Anyway, I started to cross the road and I noticed a lad walking with a suitcase dragging alongside him. At first it was the case I noticed (I wanted it!) and then it was the boy… it was Ricardo V, who just one week ago that very day I was shooting in Lisbon.

I called his name. No response. Maybe it was some other Latin boy. I called again. This time he turned around. What a surprise! I never thought such a big city like London could yield such coincidences. He’d come here just the day before for a job interview and was on his way to the airport to go home. He had a little time, however, so we both went into the Prêt and sat down for a chat.
First on the agenda was that he hadn’t sent in his text yet and the deadline was looming. He promised to do it that very day, on his plane ride home. 

If you pick up Issue (04) you’ll see that he didn’t write it by the time I had to send the issue to the printers, which is why his text is a story written by me about meeting him in Lisbon. However, eventually he did send it, and you can find that in his Elska Ekstra. It’s hard to be annoyed at him though, for he’s so sweet and charming. Perhaps I’ll see him again, maybe bumping into him in Taipei as I shoot for Issue (05). You never know!



When I was a naïve teenager, shortly after receiving my first camera from my old boss Yehuda, I did a shoot of my best friend Stacie in a car park, with eggs as a prop. The inspiration came from Björk’s “Venus as a Boy” video. Sounds weird, and it was. But it was a learning process.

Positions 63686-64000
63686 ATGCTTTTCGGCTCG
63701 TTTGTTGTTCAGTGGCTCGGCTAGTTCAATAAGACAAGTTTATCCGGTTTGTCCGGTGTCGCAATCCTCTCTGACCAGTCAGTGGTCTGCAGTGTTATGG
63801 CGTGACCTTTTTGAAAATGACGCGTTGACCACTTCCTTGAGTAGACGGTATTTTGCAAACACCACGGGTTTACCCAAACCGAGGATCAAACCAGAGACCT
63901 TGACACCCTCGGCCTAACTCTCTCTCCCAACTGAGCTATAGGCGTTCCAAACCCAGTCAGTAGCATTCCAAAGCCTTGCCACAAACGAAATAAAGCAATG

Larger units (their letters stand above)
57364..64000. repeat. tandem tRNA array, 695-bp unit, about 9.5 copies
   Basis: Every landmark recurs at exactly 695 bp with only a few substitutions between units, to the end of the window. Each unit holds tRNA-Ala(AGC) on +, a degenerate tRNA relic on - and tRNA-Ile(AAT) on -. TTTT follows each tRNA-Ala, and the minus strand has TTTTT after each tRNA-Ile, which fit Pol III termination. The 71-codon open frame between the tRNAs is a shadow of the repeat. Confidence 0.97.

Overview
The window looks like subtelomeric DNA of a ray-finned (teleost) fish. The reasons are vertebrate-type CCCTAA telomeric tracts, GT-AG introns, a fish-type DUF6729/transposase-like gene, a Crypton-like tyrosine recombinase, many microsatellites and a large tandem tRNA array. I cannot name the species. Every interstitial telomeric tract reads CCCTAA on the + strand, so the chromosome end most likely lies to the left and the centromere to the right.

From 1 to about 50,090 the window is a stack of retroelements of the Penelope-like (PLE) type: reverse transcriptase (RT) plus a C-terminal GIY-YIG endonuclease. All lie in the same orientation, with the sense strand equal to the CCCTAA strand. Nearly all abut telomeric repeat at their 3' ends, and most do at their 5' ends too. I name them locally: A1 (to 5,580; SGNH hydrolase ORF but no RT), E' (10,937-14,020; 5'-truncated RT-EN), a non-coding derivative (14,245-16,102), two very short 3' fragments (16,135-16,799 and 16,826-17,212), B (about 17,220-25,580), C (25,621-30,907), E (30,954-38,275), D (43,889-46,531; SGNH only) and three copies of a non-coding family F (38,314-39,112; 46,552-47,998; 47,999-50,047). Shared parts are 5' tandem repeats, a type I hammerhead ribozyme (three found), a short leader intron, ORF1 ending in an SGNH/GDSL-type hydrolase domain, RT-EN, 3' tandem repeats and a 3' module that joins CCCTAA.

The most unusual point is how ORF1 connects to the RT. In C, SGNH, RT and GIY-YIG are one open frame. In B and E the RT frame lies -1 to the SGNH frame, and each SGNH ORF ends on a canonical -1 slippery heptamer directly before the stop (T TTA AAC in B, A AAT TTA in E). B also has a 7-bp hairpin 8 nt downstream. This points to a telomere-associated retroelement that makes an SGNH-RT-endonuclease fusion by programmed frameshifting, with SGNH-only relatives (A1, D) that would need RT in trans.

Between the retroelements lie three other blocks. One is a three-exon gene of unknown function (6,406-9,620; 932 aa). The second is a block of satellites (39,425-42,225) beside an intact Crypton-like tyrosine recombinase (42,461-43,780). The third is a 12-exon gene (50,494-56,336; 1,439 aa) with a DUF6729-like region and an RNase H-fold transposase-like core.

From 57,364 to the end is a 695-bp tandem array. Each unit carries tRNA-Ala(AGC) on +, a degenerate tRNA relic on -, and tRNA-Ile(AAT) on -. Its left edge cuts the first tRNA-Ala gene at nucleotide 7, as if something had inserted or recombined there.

I then got into street photography. With Anastasia in tow, we went to a bland working class suburb southwest of Chicago – it could have been Tinley Park, Mokena, Orland Park – and we took shots of regular folk eating fast food. I hadn’t yet figured out how to be stealthy so the results were just stupid. Embarrassing.  

It was years later that my tastes developed into something new, something a bit more Elska. I don’t know even what you call it, though ‘homotography’ is a term I love, borrowed from the tumblr of the same name. One of the first photographers that I stumbled across who really inspired me, and continues to do so, is Lauro Justino, whose tumblblog Sem Foco, is one of the best out there. Way back before Elska was even a glimmer of an idea, I remember bragging to friends with such utter delight when Lauro followed me on Instagram; then again when we became Facebook friends.

And now, most recently, I have the joy of having his work submitted in Elska Issue (03). It’s like meeting Madonna or something to have even spoken to someone you long admired. And here we are working together. What a dream it would be to actually meet someday. Perhaps after the 2016 Olympics are done, and if there is budget for flights, I can go to Rio to do an Elska issue in Lauro’s home territory. And then maybe we can even do a shoot or two together. 

See more of Gabriel R and read his story in Elska Magazine issue (03) Reykajvík

If you’re out there, get in touch (TBT)… with Diego R for Elska Magazine

Here’s a throwback from one of the first shoots I did. I had just arrived into LA and with the eight hour time difference from London, I was asleep by 8pm and then wide awake by 3am. With nothing to do, I put Grindr on and started chatting to Diego.

webportf_diego-1-11I asked if he was up for doing a few photos. I had no lighting equipment with me, and just a basic lens, but I felt in the mood. I’m not sure what reason he had for still being awake but he was bored or crazy enough to invite me over.

He was one of the most handsome bloke’s I’d seen in ages, especially in the flesh. And his home was so evocatively Latino-Catholic that in between pics of Diego I was snapping statues of Jesus, portraits of Mary and assorted crucifixes.

webportf_diego-1-14Next time I’m in LA, especially if we ever do an LA issue of Elska, I’d love to find Diego again and include him, but I don’t have his contact details. Diego – if you’re out there, get in touch.